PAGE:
From [Gonçalves et al. (2016b)] it stood out that strong persistence (SP) [Knorr and Alferes (2014)] – a property essentially requiring that all existing relations between the atoms not to be forgotten be preserved – best captures the essence of forgetting in the context of ASP. However, as shown in [Gonçalves et al. (2016c)], sometimes the atoms to be forgotten play such a pivotal role that they cannot be forgotten without violating (SP). The class of situations when forgetting is possible was characterized through a criterion –  – that can be applied to any answer set program and set of atoms , holding whenever cannot be forgotten from , and not holding otherwise. For those cases when forgetting is possible, [Gonçalves et al. (2016c)] also presents a class of forgetting operators that satisfy (SP), dubbed .

But what if  is true and we nevertheless must forget? This may happen for legal and privacy issues, including, for example, to enforce the new EU General Data Protection Regulation [European Parliament (2016)], which includes the right to be forgotten – the person’s right to ask a corporation to eliminate private data – or the implementation of court orders to eliminate certain pieces of illegally acquired or maintained information. Tools that can help companies and users automate the operation of forgetting should be able to handle not only situations where we can achieve the required forgetting without violating strong persistence, but also situations where such ideal forgetting is not possible. Towards developing a theoretical ground on which such universally applicable tools can be based, in this paper, we thoroughly address the question of how to forget when  is true, along three different ways.

We first take a closer look at the class , which had only been considered for the case when  is false, and investigate how it behaves in general. One crucial observation is that it overestimates answer sets, i.e., forgetting preserves all existing answer sets, but new ones may be added, which indicates a violation of property (sC) (strengthened consequence).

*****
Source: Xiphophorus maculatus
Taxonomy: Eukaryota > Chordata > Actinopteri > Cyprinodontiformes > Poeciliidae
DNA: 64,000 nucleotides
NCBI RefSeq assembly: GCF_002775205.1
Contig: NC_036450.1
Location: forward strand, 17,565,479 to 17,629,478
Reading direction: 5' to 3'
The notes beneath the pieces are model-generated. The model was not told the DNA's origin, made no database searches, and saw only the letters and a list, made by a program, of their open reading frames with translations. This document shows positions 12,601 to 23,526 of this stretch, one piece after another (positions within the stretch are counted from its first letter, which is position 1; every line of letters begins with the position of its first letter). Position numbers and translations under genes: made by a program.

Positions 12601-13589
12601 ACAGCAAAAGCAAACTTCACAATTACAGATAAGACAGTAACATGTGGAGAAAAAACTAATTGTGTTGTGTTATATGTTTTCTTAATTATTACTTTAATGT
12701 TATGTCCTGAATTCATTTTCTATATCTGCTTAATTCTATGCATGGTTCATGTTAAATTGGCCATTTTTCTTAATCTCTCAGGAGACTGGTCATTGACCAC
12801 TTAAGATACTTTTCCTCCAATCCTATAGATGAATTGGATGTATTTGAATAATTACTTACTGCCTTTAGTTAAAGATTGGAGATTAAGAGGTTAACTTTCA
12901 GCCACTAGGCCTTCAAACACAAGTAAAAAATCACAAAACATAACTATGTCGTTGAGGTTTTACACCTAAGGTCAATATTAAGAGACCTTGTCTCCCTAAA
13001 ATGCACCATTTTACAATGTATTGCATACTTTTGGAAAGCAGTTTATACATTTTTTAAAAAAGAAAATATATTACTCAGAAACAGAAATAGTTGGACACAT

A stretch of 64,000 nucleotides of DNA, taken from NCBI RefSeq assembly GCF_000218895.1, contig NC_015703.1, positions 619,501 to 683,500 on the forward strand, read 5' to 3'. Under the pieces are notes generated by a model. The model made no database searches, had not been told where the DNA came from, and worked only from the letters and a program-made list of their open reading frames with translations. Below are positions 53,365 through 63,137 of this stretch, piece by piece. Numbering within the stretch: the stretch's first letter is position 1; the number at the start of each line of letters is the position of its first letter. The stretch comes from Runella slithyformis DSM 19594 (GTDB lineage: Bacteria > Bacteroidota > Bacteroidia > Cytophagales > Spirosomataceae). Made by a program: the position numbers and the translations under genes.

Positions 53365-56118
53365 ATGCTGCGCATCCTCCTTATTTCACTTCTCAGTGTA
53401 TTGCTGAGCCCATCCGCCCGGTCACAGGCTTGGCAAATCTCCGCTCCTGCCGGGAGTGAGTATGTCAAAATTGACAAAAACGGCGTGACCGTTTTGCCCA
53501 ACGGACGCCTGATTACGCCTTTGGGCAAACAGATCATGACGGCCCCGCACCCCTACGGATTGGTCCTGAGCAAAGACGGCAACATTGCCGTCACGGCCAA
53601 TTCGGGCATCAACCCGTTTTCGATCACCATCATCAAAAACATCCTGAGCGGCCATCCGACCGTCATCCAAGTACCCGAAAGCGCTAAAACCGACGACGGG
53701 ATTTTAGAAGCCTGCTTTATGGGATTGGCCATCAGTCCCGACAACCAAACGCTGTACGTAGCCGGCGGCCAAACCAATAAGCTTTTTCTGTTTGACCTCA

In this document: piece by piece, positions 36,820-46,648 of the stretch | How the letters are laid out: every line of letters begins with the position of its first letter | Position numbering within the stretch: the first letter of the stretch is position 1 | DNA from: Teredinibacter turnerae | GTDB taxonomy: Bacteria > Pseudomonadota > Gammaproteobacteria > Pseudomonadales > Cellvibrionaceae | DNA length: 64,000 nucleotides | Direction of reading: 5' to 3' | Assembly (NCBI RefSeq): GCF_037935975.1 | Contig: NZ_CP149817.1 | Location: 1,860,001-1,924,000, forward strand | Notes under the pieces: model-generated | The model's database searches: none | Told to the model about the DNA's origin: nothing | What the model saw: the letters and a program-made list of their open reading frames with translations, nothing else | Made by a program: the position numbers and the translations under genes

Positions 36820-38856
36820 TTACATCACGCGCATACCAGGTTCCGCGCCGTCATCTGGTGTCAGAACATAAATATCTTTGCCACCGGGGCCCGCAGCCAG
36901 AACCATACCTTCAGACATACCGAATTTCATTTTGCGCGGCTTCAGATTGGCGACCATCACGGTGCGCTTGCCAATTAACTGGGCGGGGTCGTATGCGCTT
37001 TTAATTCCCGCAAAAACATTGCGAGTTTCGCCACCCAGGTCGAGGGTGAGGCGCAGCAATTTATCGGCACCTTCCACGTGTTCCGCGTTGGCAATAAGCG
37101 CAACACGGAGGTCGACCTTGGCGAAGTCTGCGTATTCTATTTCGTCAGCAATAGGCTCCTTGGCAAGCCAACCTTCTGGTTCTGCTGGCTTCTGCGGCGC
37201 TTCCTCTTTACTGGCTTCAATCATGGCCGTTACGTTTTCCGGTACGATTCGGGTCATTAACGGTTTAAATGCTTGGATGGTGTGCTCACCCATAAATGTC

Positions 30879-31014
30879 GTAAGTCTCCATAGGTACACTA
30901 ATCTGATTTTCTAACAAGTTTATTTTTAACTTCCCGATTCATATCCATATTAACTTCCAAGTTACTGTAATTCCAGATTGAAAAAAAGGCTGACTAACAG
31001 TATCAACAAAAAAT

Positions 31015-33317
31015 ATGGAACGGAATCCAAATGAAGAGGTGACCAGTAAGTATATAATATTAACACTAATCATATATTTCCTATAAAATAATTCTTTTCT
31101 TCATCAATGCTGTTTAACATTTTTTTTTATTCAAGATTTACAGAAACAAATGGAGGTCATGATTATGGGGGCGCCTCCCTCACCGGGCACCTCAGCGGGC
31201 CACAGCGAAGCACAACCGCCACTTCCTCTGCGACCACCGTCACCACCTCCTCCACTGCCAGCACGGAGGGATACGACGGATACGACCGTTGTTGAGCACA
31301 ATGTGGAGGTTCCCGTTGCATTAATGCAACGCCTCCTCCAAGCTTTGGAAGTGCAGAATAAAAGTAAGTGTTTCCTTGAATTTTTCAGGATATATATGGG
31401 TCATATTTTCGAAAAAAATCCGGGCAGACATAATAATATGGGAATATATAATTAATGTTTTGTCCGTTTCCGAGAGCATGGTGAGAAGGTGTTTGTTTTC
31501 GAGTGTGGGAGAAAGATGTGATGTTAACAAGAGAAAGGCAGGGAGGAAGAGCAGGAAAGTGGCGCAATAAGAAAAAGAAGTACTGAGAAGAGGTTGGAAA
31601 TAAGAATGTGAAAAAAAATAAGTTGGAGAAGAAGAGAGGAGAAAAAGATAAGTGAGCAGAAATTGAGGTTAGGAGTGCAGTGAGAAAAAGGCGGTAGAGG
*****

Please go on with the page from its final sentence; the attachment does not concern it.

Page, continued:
Our second approach borrows from the notion of relativized equivalence [Eiter et al. (2007)], a generalization of strong equivalence that considers equivalence only w.r.t. a given subset of the language, and is characterized by the so-called -HT-models111Programs are relativized equivalent w.r.t.  if and only if they have the same -HT-models, which lead us to consider two novel ways to forget: a specific operator that simply returns all rules that are relativized equivalent to the original program w.r.t. the atoms not to be forgotten and, alternatively, a class of operators whose result is characterized by the set of -HT-models, omitting the atoms to be forgotten. The former operator turns out to be a member of the latter class. Whereas this class never overestimates answer sets, i.e., it obeys (sC), it may lose some of the original answer sets, which indicates a violation of property (wC) (weakened consequence).

The third approach tries to overcome a weakness of the second, i.e., its result diverges from even when it is possible to forget, and proposes a case-based definition that can be seen as a mixture of the previous two. Whereas it preserves all answer sets, i.e., it obeys both (sC) and (wC), it no longer satisfies (SI) (strong invariance), i.e., forgetting first and then adding some set of rules (not containing the atoms to be forgotten) is no longer (strongly) equivalent to adding first, and forgetting subsequently.

In this paper, we fully investigate these three alternatives. We characterize them by showing which subset of the properties previously considered in the literature each of them obeys, study their computational complexity, and relate them by considering further additional properties to help clarify their preferable usage. Perhaps one of the most interesting features of this set of alternatives stems from a characterisation of (SP) according to which a forgetting operator obeys (SP) if and only if it obeys (sC), (wC) and (SI). Hence, each of the three alternatives exactly corresponds to the relaxation of one of these three properties that characterize (SP).

Additional relevant results include a formal correspondence between -HT-models and HT-models allowing us to leverage beneficial properties of HT-models, such as monotonicity, in the realm of -HT-models, which do not satisfy them, and a complexity result for checking whether  holds.

The remainder of the paper starts with some background on forgetting in ASP, then proceeds with one section for each of the three approaches, followed by one on their complexity, and one with some brief concluding remarks.

2 Forgetting in ASP

In this section, we recall the necessary notions on answer set programming and forgetting.

Logic programs

We assume a propositional signature , a finite set of propositional atoms222Often, the term propositional variable is used synonymously.. An

(extended) logic program